The Lady Elizabeth
© 2008 Alison Weir
“Can you do what you like when you are king? [Elizabeth] asked, a whole new vista of freedom opening up in her mind.
“Of course I can,” her father replied. “People have to do my will.” There was an edge to his voice that, young as she was, she missed.
“Then,” she told him, “I am going to be king when I grow up.” (p. 19)
I have long been taken with the personality of Elizabeth the First, the storied ‘Virgin Queen of England’ who ruled long and well, setting England’s course away from the Roman Church and continental wars, and towards Anglo-Scottish union and the New World. Alison Weir’s biography of Elizabeth came highly reccommended to me, but I do not have access to it: I do, however, have access to Weir’s biographical novel of Elizabeth. Weir’s account begins with the death of Anne Boleyn, Elizabeth’s mother, and the royal decree that Elizabeth and her older half-sister Mary are cut off from the line of succession. Weir tells Elizabeth’s story beginning with this loss of favor, following the future queen’s trials and triumphs until she is at last crowned Queen at the age of twenty-five.
Elizabeth, for me, is an almost-larger-than-life character, and her depiction in this book pays homage to her irrepresible indivduality and strength of will. “Precocius” is nearly an understatement, for even as a toddler Elizabeth is startlingly bold and mature, sounding at times like an adult. This may be due to the inherent difficult of an adult rendering how a young child might think and speak, to the tendecy for royal children to be raised as adults in miniature, or to the fact that Weir’s sources — letters penned by the young Elizabeth and recollections of her by her guardians — depict a child with supreme self-collection.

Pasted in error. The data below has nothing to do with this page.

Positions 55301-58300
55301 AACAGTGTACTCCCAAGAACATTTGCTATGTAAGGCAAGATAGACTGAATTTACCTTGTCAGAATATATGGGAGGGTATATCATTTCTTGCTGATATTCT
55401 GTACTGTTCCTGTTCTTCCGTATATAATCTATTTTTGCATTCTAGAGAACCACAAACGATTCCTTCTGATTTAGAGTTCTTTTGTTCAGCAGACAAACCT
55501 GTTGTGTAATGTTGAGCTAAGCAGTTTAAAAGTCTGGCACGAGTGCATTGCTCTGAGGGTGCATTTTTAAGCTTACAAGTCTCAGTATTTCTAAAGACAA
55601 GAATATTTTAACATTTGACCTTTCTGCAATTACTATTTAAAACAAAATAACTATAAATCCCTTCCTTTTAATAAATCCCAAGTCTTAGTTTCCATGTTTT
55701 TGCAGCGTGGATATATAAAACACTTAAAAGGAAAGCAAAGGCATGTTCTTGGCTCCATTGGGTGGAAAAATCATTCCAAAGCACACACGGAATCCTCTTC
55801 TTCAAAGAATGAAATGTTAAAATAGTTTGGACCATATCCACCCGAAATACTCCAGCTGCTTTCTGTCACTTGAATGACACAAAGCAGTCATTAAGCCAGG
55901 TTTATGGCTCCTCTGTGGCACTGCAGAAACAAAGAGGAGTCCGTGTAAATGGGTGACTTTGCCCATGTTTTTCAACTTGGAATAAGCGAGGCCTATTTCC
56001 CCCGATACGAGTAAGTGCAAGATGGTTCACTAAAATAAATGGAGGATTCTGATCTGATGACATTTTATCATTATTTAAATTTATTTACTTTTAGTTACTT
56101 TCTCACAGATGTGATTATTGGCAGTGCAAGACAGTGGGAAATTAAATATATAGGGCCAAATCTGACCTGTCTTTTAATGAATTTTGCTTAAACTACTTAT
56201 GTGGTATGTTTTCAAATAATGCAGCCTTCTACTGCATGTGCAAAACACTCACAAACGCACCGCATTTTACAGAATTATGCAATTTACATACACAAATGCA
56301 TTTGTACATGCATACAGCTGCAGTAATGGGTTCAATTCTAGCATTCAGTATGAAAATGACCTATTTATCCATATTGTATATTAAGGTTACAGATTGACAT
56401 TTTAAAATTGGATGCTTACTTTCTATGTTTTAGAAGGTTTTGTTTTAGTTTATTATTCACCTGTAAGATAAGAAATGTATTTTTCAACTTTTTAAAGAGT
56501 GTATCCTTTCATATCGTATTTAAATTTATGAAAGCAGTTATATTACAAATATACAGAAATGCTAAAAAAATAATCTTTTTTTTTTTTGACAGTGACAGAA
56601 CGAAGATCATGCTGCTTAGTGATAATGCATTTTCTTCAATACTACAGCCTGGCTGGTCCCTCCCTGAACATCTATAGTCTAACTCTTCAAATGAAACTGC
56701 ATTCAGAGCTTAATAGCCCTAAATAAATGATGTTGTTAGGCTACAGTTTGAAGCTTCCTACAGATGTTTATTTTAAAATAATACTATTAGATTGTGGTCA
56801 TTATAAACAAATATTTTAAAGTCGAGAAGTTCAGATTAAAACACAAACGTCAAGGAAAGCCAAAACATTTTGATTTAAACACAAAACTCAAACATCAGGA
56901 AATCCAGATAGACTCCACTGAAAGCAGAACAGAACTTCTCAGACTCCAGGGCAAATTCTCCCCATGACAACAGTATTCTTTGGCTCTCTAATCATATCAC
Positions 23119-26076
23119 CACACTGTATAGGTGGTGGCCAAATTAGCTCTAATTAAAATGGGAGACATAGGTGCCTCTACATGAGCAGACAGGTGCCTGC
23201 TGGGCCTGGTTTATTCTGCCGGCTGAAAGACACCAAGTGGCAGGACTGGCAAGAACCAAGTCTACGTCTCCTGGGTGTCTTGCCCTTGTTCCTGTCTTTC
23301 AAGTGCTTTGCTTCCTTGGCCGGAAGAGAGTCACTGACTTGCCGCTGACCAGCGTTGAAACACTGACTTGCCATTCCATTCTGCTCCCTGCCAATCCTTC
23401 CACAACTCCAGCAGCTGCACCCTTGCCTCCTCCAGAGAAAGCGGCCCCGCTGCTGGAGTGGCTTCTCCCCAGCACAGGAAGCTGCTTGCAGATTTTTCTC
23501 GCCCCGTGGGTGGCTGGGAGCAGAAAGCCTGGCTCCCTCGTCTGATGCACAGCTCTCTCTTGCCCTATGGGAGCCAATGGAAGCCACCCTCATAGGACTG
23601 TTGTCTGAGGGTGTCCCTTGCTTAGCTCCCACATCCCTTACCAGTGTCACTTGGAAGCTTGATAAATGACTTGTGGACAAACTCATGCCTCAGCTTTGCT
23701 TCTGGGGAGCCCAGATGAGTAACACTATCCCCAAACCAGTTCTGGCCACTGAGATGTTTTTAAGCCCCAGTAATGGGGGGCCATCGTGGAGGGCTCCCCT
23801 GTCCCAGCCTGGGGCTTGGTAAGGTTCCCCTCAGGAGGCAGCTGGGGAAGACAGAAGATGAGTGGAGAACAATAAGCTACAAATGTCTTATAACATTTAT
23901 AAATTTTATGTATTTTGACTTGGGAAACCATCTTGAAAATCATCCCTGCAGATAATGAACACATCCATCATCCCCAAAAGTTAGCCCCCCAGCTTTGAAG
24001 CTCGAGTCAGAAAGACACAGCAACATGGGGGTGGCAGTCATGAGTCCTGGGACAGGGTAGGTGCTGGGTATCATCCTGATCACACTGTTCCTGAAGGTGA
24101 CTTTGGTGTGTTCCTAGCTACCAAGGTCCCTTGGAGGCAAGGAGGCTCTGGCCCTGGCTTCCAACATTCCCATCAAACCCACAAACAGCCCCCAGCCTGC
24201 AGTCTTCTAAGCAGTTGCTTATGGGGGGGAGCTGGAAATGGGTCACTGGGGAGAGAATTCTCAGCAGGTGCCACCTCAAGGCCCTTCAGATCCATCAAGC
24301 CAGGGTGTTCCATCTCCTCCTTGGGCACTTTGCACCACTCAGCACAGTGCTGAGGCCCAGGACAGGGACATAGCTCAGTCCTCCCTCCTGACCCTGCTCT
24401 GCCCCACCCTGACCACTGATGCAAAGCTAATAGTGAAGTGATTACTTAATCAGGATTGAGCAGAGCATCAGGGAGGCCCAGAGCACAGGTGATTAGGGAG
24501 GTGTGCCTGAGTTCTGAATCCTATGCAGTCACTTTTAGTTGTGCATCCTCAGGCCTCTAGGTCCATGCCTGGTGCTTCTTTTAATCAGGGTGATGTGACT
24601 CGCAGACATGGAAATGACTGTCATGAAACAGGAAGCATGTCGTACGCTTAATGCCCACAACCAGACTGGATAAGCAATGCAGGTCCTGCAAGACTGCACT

Elizabeth’s earliest memories are the blizzard of new stepmothers, for her father would marry four more times in his life, having done so six times in all. Mary and Elizabeth are both bewildered by this quick succession, but their respective responses to their own mothers’ fates define their characters: while Mary is partially broken by the humiliation of her mother (Katherine of Aragon) and lives her life forever dependent on others and weeping for the loss of what she loves, Elizabeth is determined not to endure her mother’s fate. She develops inner strength, demanding independence and self-effected security for herself. The primary actor in Elizabeth’s life is Elizabeth. She steels herself with philosophy — being especially fond of Cicero — and meets challenges with bristling defiance.
Elizabeth will need that strength of character to withstand her adolescence: when the king dies, she and her siblings become the pawns of ambitious nobles who seek to increase their fortunes and influence England’s course during times of political and religious turmoil. Elizabeth must also resist the advances of lusty suitors, struggling against her body’s innate desire to propagate. She scorns marriage, for her father’s string of wives proved how little the status of wife is worth, and she distrusts the power her emotions have over her when encouraged. Early adulthood is no easier, as rebellions against the Sovereign ensnare Elizabeth and send her to the Tower of London, where she occupies the very apartments her mother occupied before her own beheading. Her path to the throne takes her through a vast minefield of religious, political, diplomatic, and personal problems.
Weir took me by surprise: although my interest in the subject character played a part, The Lady Elizabeth was for me a genuine page-turner. Although I kept putting it down in order to read another book, it continually appeared in my hands again. I’m always pleased when authors comment on their sources and discuss how they used (or took liberty with) them, and Weir is generous in providing disclosure. I look forward to reading more of her fiction and nonfiction and recommend this with ease.